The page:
I’m so proud of how my kids are growing, but it also breaks my heart

We just went to visit a family member who has a new baby. Oh the sweetness! Being a few years away from the neonatal phase, I had forgotten how small they really are.

Of course, being on the side of the spectators rather than the side of the caregivers is much easier. We all remember when our babies were born, but somehow it’s hard to appreciate it when you’re sore, sleep deprived, and overwhelmed with hormones.

As my sons (who look huge in comparison) held this little one, I couldn’t help but think of that phrase we hear all the time: “Why can’t they stay little forever ?”

What is it about the inevitable growth of our children that evokes these bittersweet feelings?

Part of that, of course, has to do with the innate attraction to all things innocent and small. We are all attracted to babies. Even my rambunctious 4-year-old was captivated by the smallness of a newborn. It’s human nature to want to watch over and protect another being so small and new.

So it seems the bittersweet part comes into play when we realize that this innocence doesn’t last forever. The only thing I noticed with my 8 year old son was not so much my sadness at his physical growth, but the slow loss of a certain innocence.

We try to shelter and protect ourselves, but the outside world creeps in. That loss of innocence when they learn that first “bad” word from friends at school. This realization one day that they no longer want to watch sesame street, but rather superheroes who have a certain aspect of good versus evil. We ask ourselves why can’t the world be “good” and not “bad”.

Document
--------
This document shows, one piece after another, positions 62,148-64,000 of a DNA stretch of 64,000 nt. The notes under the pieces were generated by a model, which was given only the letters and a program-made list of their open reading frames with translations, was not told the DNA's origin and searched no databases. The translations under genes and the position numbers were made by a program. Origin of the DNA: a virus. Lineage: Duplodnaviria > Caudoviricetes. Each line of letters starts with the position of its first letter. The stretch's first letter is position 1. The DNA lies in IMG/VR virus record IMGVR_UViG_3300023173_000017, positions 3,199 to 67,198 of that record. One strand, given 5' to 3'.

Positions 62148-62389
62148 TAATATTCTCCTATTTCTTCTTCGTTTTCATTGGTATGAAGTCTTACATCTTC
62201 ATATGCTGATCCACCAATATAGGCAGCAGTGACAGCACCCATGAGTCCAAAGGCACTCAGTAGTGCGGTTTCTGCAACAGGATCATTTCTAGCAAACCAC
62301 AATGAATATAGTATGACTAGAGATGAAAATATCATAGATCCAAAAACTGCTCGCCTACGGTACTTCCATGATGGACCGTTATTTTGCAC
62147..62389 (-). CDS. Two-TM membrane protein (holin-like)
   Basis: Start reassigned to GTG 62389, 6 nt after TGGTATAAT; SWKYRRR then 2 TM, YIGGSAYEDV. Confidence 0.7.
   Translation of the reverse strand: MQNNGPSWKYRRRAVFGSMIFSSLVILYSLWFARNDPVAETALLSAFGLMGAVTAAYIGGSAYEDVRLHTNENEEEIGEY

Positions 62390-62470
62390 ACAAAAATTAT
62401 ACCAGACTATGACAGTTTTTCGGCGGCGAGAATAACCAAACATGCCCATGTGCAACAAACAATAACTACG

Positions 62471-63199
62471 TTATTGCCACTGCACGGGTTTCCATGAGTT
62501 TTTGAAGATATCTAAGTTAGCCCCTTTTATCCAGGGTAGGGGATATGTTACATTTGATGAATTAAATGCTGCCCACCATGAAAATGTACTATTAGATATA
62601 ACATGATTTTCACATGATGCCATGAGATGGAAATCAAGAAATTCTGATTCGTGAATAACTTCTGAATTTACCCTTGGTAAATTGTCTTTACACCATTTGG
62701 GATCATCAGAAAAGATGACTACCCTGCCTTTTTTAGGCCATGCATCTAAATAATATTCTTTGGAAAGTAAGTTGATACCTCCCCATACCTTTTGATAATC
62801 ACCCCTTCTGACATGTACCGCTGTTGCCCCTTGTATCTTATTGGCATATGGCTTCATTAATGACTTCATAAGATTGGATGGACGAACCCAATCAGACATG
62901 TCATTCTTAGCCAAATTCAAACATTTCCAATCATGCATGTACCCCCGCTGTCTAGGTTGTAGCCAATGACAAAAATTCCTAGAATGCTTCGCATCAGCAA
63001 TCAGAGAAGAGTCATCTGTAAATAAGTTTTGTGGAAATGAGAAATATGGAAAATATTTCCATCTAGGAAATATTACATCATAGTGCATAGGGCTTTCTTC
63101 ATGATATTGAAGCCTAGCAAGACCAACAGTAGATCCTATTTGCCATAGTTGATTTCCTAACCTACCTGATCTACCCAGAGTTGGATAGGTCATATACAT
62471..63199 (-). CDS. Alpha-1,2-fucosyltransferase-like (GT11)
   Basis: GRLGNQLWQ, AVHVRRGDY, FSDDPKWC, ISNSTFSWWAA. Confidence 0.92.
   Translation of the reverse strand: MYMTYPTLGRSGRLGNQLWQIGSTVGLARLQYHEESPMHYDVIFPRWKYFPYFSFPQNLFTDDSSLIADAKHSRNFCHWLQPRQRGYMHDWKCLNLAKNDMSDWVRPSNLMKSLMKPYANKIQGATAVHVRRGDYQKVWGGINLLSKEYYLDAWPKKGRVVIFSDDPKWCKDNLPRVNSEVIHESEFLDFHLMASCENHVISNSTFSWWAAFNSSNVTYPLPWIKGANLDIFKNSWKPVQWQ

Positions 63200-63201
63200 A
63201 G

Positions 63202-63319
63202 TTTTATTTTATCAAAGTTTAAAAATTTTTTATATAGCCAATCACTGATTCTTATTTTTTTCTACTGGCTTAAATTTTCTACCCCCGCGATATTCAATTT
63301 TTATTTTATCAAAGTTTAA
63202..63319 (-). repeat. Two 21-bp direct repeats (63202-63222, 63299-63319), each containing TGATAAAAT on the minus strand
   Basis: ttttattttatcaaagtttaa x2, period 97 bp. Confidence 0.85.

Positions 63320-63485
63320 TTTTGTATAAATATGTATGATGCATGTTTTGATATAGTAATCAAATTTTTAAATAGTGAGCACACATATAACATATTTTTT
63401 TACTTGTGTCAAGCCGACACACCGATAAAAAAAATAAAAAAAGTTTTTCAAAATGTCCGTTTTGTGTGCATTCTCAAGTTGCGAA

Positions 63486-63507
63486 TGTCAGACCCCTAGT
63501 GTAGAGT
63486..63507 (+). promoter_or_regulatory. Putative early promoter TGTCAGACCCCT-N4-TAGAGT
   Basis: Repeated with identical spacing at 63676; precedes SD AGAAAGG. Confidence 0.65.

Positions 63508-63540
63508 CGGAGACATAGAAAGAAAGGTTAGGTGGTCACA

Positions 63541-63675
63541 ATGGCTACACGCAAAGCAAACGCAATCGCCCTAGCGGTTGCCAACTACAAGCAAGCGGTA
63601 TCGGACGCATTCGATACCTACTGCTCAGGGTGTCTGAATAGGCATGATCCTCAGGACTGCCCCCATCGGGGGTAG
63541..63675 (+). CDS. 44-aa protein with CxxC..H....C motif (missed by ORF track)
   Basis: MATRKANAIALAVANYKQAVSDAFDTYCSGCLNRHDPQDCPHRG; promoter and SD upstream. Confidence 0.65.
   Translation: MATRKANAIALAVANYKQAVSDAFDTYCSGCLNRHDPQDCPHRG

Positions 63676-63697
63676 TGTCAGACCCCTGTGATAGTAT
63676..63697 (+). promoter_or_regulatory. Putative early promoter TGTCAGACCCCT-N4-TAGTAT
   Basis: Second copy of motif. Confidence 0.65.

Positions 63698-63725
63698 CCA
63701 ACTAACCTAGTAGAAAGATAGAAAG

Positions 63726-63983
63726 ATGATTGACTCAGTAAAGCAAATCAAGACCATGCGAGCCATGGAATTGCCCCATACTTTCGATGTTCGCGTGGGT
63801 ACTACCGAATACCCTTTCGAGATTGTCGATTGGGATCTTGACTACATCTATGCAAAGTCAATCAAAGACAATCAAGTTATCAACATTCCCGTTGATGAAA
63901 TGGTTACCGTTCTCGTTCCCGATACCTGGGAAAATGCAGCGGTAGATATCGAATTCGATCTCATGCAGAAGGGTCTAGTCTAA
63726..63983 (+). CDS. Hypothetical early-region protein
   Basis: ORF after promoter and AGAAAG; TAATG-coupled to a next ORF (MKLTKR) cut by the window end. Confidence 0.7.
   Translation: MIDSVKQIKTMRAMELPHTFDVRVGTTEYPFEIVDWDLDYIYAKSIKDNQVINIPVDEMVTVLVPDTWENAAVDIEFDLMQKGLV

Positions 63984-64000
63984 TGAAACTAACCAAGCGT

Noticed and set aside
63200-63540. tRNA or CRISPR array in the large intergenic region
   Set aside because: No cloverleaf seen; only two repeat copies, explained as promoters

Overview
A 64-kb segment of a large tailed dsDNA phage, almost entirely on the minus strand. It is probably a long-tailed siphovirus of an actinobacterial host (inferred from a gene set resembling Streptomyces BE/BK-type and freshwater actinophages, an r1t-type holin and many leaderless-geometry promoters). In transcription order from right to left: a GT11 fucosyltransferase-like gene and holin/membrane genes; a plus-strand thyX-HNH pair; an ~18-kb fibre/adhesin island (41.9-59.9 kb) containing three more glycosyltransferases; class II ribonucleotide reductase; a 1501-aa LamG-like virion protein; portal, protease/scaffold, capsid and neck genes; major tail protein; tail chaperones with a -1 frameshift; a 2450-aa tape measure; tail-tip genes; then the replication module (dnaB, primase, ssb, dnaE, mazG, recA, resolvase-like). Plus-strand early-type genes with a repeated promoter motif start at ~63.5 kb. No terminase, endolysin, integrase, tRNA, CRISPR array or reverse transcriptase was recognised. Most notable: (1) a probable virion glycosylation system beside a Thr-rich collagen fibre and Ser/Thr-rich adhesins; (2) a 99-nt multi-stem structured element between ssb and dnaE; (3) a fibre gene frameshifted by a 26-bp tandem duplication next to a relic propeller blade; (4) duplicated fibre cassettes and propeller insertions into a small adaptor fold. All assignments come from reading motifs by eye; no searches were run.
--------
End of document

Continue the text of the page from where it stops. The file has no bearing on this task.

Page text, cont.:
Growing up, I remember my mom always saying she wanted to have a version of each of us that stayed small and one that grew. This is a mother’s heart – we revel in their learning new skills, but mourn their growth at the same time.

At my stage in life, I kind of feel like I have this situation, even if it’s for a short time. With the youngest at 4 and the oldest at 8, they are like past and future versions of childhood before my eyes. For me, the 4-year-old child is still small. He always likes to be held and cuddled. The 8-year-old is still cuddly, but certainly isn’t small. His lanky arms and legs hang from me. But its maturity is both refreshing and alarming. How can this boy who was just a rambunctious toddler discuss everything from religion to math to space travel?

Yet with each new step, new challenges arise. It’s no longer breastfeeding and sleepless nights, but it’s now teaching them how to deal with friendships and outside influences.

How to help them learn new freedoms and stay safe. At each stage, as mothers, we have to stretch ourselves more, face our fears and sometimes even relive our own childhood.

Maybe that’s why we shrink from the passage of time and their growing maturity, because it forces us to grow too.

Just when we think we have understood our children, they change. With each passing year, they are the catalyst for our development – ​​new experiences, being more patient than we thought, figuring out how to love that unique person.

Why can’t they stay small forever?

Because if it wasn’t fleeting, then maybe we wouldn’t cherish childhood so much.

Because if we didn’t see them grow and blossom into maturity, then how would we ever see the fruit of our labor?

Because through their development, we push ourselves to be more courageous and to love more deeply.

childhood playing